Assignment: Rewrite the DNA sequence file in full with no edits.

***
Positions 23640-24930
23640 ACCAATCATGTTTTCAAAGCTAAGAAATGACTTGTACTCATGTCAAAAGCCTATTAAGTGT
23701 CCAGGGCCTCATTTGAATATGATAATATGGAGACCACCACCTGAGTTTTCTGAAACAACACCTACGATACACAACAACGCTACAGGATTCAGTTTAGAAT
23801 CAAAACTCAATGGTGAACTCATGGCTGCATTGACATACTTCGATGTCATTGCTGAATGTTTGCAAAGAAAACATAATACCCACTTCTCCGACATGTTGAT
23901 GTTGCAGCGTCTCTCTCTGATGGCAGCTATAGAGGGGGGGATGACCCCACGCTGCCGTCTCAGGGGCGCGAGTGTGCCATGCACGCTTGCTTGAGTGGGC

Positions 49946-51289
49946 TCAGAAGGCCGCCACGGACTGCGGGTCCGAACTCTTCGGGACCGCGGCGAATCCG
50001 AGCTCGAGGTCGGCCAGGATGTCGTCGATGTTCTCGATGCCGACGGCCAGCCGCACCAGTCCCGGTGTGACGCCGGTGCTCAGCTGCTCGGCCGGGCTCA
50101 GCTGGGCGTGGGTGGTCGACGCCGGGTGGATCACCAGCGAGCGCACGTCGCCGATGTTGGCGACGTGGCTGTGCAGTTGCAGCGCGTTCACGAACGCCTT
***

Positions 23640-24930
23640 ACCAATCATGTTTTCAAAGCTAAGAAATGACTTGTACTCATGTCAAAAGCCTATTAAGTGT
23701 CCAGGGCCTCATTTGAATATGATAATATGGAGACCACCACCTGAGTTTTCTGAAACAACACCTACGATACACAACAACGCTACAGGATTCAGTTTAGAAT
23801 CAAAACTCAATGGTGAACTCATGGCTGCATTGACATACTTCGATGTCATTGCTGAATGTTTGCAAAGAAAACATAATACCCACTTCTCCGACATGTTGAT
23901 GTTGCAGCGTCTCTCTCTGATGGCAGCTATAGAGGGGGGGATGACCCCACGCTGCCGTCTCAGGGGCGCGAGTGTGCCATGCACGCTTGCTTGAGTGGGC

Positions 49946-51289
49946 TCAGAAGGCCGCCACGGACTGCGGGTCCGAACTCTTCGGGACCGCGGCGAATCCG
50001 AGCTCGAGGTCGGCCAGGATGTCGTCGATGTTCTCGATGCCGACGGCCAGCCGCACCAGTCCCGGTGTGACGCCGGTGCTCAGCTGCTCGGCCGGGCTCA
50101 GCTGGGCGTGGGTGGTCGACGCCGGGTGGATCACCAGCGAGCGCACGTCGCCGATGTTGGCGACGTGGCTGTGCAGTTGCAGCGCGTTCACGAACGCCTT